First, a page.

Posted by Nubo | Report as abusive

For me, the US is not becoming Europe FAST ENOUGH!

Posted by Skip | Report as abusive

In the end human nature will trump this discussion, everyone loves a politician handing stuff out. Why spend 800 bbn – why not $800 trillion? As the incentive for productive work declines in the US over the next decade because of this liberal debacle, so will invention, world safety and world creation of wealth. The Europeans have never been capable of protecting themselve, and when one of our ports is finally incenerated by one of the Gitmo releasees it will be a sad day. That, my commrades will trump the liberal whining for big Socialism. I won’t really feel that good saying “I told you so”.

Sadly, its likely we have created so much wealth, that our generation has lost sight of how it was done. The terrible ways of the past aren’t all bad. The 85% media that voted the Socialist in have both personal and professional reputations to protect. In short its like the Man made Global Warming hoax – its part of their religious identity. As for me, I’ll never spend another dime on a Reuters, AP, USA today, NYT, etal media product. That’s where I’m voting with my remaining dollars. And I mean never, checked out, NADA. Union “Journalists” will find a way to get a piece of bailout money that they are incapable of earning on their own. Capitalism is dead. Tax success, forget the fact that when big oil made $40 bbn that $10 bbn went into taxes/medicare/medicaid/roads/etal and Union and state pensions swelled. Thats true wealth creation. Liberals today tax acheivement as unfair. Payment for production and acheivement? Gone.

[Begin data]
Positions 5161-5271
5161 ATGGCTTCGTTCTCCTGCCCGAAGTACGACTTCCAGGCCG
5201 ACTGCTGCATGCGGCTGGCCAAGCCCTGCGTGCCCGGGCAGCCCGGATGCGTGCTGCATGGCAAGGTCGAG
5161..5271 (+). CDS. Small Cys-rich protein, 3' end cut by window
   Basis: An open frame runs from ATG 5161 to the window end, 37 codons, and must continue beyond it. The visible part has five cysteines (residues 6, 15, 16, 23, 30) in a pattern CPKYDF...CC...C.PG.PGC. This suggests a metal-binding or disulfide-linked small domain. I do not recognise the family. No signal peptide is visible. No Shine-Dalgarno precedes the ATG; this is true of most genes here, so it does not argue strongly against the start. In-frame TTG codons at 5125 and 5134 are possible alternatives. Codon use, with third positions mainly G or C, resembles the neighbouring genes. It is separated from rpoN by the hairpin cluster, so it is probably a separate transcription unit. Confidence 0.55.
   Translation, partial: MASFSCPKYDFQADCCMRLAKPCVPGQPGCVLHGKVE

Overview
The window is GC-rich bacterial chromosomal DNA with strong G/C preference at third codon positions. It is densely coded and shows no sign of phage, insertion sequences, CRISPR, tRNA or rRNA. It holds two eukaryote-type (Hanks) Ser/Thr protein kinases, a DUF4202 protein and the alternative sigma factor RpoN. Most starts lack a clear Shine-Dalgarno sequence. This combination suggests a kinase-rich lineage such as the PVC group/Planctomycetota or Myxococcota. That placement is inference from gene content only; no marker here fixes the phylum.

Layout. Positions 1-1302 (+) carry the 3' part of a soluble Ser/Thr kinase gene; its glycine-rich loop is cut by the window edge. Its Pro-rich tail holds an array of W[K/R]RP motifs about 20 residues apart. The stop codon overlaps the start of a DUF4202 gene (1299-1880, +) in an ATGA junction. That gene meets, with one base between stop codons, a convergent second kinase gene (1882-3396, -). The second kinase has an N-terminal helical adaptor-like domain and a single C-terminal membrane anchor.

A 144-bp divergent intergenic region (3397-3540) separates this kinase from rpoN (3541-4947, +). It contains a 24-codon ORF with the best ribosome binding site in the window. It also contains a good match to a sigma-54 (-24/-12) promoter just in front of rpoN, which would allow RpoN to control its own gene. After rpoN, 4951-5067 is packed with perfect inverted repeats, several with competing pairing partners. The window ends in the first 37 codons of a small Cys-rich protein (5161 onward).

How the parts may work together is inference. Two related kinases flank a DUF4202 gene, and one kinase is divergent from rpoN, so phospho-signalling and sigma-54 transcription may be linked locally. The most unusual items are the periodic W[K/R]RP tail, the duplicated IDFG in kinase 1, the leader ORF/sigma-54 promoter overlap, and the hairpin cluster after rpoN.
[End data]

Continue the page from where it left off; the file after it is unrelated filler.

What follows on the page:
Have a good evening.

“Greece, France, Bulgaria and Iceland have been shaken by riots, mass protests and strikes. No sign of that in the United States – yet.

Are rugged individualists less prone to protests and riots?”

Those countries have trades unions, who look out for their members’ rights and wellbeing. America has steadfastly (and often violently) refused to allow unions a foothold, branding them communist, unpatriotic, unAmerican, etc. This is why I and many thousands of others could have our employment recently terminated with no explanation or recourse. If workers were allowed to mobilize and protest en masse, they might be listened to a little more. As it is, the people who make up the electorate in this country have no rights just now to a job, insurance, or even a roof over their heads.

Posted by montims | Report as abusive

This in response to the Eurpdreamers. I’ve lived in Germany half my life and your premise of a idillic perfect europe doesn’t exist. As far a health care goes, German Docs differential between public (state) and private insurance. Guess which patients get the Professor?
As far as all being equal, if your family is not originally from Germany your seen as oustlander (out lander). Even if your are born in Germany. Not to meantion the regional differences, Swabian, Hessen , Bavarian……